3d-printing-and-crime | The Defender: Criminal Defence Lawyers Sydney & Parramatta


How 3D Printers Will Revolutionize Crime

3D Printing’s Inception

Charles Hull created the first 3D printer, and obtained a patent for a printer technique called Stereolithography.

3D printing has been around since 1986.

Since 1990, it gained significant attention within the engineering community, manufacturing industry, architecture, medicine, and 3D printed weapons and their schematics.

Generally, the device itself is small enough to fit on a robust desktop, and it forms fabrications of the associated 3D model.

It is saved in a format, and then sent to the 3D printer, and the process can be juxtaposed to how ink-jet printers work.

Like most devices of sophisticated engineering, it eventually catches the eyes of people who get creative with crime.


There are certain things that people do not want other people replicating.

Things like your car keys for example. People who steal cars for a living are cunning.

If they wanted to steal a car, all they need to do is replicate the key.

A member of a German group used a 3D printer to fabricate and replicate handcuff keys that Dutch police carry by using a simple photograph.

Using the photograph, he used basic math to gauge its true size. He printed a copy of the key, tested it, and then he put the 3D model online for sale for anyone else to print.

Then again, if you have access to the technology, you can create backup keys.

Gun Parts

There are websites where the 3D printing community share 3D models with one another.

Some sites share plans for 3D printer guns, gun parts, and other 3D printed weapons.  There are countries that have laws which provide how many rounds of ammunition a magazine can hold.

An AR-15 Automatic can fire roughly 800 rounds per minute.

While a posted AR-15 model holds 5 rounds of ammunition, using a 3D printer to create a magazine that can hold 15 or more is fairly straightforward.

People that are knowledgeable about guns and their parts know what a lower-receiver is on an AR-15.

The lower-receiver on an AR-15 is the part that requires gun dealers and private dealers to run a background check.

If an AR-15 rifle is missing the lower-receiver, the rifle can be bought by anyone.

By printing out the AR-15 lower-receiver, construction of a fully operational AR-15 can be developed.

White Collar

There have been cases where people use a 3D printer to create ATM skimming devices, forged documents, and fraudulent payment devices.

There were cases where dedicated criminal labs produced card-skimming equipment and counterfeit documents.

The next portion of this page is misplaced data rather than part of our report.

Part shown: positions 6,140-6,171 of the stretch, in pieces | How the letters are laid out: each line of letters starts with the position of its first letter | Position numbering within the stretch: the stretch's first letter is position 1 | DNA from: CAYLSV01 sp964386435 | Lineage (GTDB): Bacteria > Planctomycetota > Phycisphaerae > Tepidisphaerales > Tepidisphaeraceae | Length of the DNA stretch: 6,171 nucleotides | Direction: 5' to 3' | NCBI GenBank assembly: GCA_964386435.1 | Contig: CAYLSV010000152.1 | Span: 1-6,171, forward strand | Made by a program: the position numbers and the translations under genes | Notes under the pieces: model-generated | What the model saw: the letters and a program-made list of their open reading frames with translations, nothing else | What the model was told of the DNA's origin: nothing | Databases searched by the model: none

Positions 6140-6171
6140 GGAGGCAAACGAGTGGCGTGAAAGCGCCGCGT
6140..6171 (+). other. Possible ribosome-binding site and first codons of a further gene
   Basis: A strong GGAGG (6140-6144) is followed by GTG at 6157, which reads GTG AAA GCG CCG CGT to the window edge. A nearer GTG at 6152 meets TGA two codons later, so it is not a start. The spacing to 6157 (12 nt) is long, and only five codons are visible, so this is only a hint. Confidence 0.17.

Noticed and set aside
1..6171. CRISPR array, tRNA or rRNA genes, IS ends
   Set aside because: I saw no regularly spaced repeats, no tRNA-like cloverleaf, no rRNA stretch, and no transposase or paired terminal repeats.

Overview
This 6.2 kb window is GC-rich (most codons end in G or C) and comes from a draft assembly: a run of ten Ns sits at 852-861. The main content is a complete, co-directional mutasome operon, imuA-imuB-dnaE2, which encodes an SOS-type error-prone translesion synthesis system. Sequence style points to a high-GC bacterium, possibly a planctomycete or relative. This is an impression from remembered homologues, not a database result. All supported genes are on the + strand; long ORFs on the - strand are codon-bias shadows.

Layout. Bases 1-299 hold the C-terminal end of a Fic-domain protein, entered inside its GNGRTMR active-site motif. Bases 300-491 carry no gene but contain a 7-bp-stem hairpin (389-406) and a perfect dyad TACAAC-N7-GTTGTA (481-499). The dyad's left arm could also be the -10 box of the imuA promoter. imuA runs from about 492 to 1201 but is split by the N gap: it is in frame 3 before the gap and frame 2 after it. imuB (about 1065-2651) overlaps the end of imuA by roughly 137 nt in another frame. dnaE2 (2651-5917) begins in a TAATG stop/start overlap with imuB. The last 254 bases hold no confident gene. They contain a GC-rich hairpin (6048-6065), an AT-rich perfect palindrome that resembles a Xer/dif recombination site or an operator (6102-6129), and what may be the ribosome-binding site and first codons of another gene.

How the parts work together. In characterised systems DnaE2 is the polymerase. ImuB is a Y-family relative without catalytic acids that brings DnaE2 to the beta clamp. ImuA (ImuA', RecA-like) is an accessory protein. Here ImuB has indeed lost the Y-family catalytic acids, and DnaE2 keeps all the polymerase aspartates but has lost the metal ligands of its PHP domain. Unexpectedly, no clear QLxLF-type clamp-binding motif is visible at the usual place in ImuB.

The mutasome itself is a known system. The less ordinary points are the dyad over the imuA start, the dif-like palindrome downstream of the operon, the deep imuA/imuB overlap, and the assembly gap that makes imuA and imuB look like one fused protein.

Inside some of these labs were camera bars, magnetic strip readers, computers, phones, plastic cards, flash drives and card readers sitting idly by, waiting to be encoded.

The members of the labs were making fake, but convincing plastic card slot bezels that people find at the petrol pump or on ATM machines.

The criminals would steal unsuspecting card holder’s financial information to make large ATM withdrawals in faraway locations.

Facial Recognition

Criminals can use masks created by a 3D printer to pass facial recognition technology as well as conceal their identity.

With facial recognition technology widely used, criminals can wear a different face other than theirs.

Faces designed and printed from a 3D printer are passable in public where there are a lot of people, and most people would not look twice at someone walking in a densely traversed area that is wearing a mask created from a 3D printer.

The masks may not be realistic due to the prosthetic skin, but it is only a matter of time before the 3D printer devices have the technological complexity to create realistic skin that is hardly distinguishable from its real counterpart.

The Breakdown

So here is a breakdown of what a criminal could potentially do with a 3D printer:

  • Create a duplicate key for someone’s house, car, or any other facility;
    • Create a face that obscures their face or frames another person’s face;
    • Create fully functional firearms and parts or even 3D printer guns and replicas used for armed robbery; and
    • Steal financial information or create financial instruments/documents.

This list is not exhaustive, and criminals come up with creative ideas all the time. As the sophistication of technology increases, so do criminal activities.   Engineers can also restructure the 3D printer to print with other materials to give the model the element or quality of authenticity.